I blame President Mubarak for the situation he finds himself in. I thought he was smarter than that. Noor should not have been arrested in the first place. Why put yourself into this uncomfortable position Mr. President. I want your grandchildren and my children to live under the rule of someone like Ayman Noor and not the Muslim Brotherhood. Please, for the sake of the future of your grandchildren and my children, give freedom to liberal democratic voices.
Saturday, March 12, 2005
Ayman Noor released on bail.
I was sure Ayman Noor would be released just like his predecessor human rights activist Saad Eddin Ibrahim. I was also speculating that Noor's release will come before President Mubarak's annual trip to Washington. It turned out I was correct.
I credit Ayman Noor's release (if he won't be arrested again) for two main factors. First, the Egyptian elite who are not connected to the government were clearly sympathetic towards Noor. They just didn't understand why the government would arrest Noor in particular. They know why Islamists get arrested, but they just cannot comprehend the jailing of someone like Noor. It is worth mentioning that independent newspapers who are not tied to the government or have something against Noor were sympathetic towards him as well.
The second factor is the US factor. Imagine if President Mubarak made his annual trip to Washington while Noor was still in jail. It would have been a huge embarrassment to President Bush. In addition, Mubarak would have probably faced an angry US media that reserved considerable space to Noor when he was arrested.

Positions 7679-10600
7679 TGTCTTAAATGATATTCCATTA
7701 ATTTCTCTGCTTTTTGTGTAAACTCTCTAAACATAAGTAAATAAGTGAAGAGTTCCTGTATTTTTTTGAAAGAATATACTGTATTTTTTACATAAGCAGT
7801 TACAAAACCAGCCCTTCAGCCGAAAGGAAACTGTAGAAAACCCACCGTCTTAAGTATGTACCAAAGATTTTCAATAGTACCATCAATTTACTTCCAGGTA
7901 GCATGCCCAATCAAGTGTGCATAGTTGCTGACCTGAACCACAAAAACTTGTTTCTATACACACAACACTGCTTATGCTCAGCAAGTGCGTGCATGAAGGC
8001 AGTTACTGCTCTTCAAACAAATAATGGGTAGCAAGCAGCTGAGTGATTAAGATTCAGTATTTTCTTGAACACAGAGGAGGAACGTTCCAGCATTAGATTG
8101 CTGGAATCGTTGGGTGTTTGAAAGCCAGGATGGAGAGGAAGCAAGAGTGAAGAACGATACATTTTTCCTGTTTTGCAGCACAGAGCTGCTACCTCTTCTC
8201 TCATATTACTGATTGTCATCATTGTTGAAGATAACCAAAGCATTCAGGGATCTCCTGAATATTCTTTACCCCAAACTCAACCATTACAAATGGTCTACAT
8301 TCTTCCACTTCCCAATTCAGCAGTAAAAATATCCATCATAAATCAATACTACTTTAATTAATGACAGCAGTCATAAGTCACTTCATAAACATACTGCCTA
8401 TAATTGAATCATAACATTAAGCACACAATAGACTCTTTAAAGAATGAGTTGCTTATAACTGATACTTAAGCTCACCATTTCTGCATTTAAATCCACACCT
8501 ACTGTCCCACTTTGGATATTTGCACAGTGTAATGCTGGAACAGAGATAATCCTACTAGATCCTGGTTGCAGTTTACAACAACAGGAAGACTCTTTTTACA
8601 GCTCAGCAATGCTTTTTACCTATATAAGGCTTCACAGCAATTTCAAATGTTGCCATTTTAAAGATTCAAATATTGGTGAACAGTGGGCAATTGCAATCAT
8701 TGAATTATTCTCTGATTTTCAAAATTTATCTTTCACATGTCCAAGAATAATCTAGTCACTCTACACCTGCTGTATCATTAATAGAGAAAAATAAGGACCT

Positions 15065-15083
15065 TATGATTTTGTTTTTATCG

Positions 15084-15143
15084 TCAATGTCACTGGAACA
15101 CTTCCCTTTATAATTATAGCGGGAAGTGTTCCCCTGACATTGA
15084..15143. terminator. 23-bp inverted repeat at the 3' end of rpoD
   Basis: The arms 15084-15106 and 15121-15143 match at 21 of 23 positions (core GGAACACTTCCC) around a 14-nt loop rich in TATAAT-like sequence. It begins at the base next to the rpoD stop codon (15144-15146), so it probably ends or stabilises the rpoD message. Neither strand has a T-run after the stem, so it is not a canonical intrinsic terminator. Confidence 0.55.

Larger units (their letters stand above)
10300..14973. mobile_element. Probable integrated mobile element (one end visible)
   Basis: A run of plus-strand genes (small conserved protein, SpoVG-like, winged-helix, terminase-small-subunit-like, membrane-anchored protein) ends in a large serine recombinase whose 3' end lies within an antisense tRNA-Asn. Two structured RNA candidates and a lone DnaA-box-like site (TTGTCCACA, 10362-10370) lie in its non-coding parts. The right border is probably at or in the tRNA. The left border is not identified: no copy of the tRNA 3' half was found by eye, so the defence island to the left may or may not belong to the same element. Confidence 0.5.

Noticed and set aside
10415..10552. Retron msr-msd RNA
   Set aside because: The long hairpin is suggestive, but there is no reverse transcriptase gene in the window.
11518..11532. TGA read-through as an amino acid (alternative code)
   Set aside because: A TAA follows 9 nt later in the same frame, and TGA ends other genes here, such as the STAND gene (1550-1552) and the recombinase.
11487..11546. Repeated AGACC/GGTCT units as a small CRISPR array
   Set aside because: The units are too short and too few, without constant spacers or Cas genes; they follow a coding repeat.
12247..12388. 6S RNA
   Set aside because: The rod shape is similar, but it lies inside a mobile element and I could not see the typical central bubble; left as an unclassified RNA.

I want to direct a few words to my president: You are greater than this Mr. President. As an Egyptian who respects you and believes that you are still the safety valve of Egypt, I ask you to give liberal democratic voices such as Ayman Noor the freedom to operate on a grassroots level. Mr. President, it hurts me to see Islamists and Nasserites (remnants of the Nasser era) as the only vocal opposition to you. Egypt deserves better opposition entities and you can help in creating them. Yesterday I was standing at a newsstand and I overheard a man asking for Al Ghad party's (Noor's party) newspaper. The seller told him that the weekly newspaper vanished from the market because of the high demand for it. You should be grateful that this man wasn't seeking an Islamist paper!
To sum up, Noor should not have been arrested in the first place. My president is a very smart politician and he should have realized back then that what happened with Saad Eddin Ibrahim will happen again with Ayman Noor. In addition, President Mubarak should have understood that the US will not play by pre-911 rules any more. The resident of the White House today is so determined about this "democracy in the Middle East thing". His mind is as stubborn as a well done piece of steak. After all, he's from Texas remember.
Ayman Noor refused to be released on bail. His lawyer said that Noor considers his case to be politically motivated and he will not accept to pay "a price for his freedom".
Sourch: Al Arabiyah (Arabic)
Noor finally accepted to pay the 10,000 Egyptian pounds bail and was released from jail. He went to his district that he represents in the parliament and announced his bid for presidency from there. He appeared in the midst of tens of his supporters who were trying to hug and kiss him.
Friday, March 11, 2005
Jordanian news sources mentioned that the suicide bomber who killed over 130 Iraqi Shias in Hilla was a Jordanian named Raed Mansour El Banna. A telephone call came to his family informing them that Raed was "martyred" in a "martydom" operation. The family held a funeral and his father stood proudly to accept the condolences! The news sources also mentioned that Raed was in the US when the attacks on New York and Washington occurred and the 911 attacks turned him from "a normal person to a very religious person" according to his brother.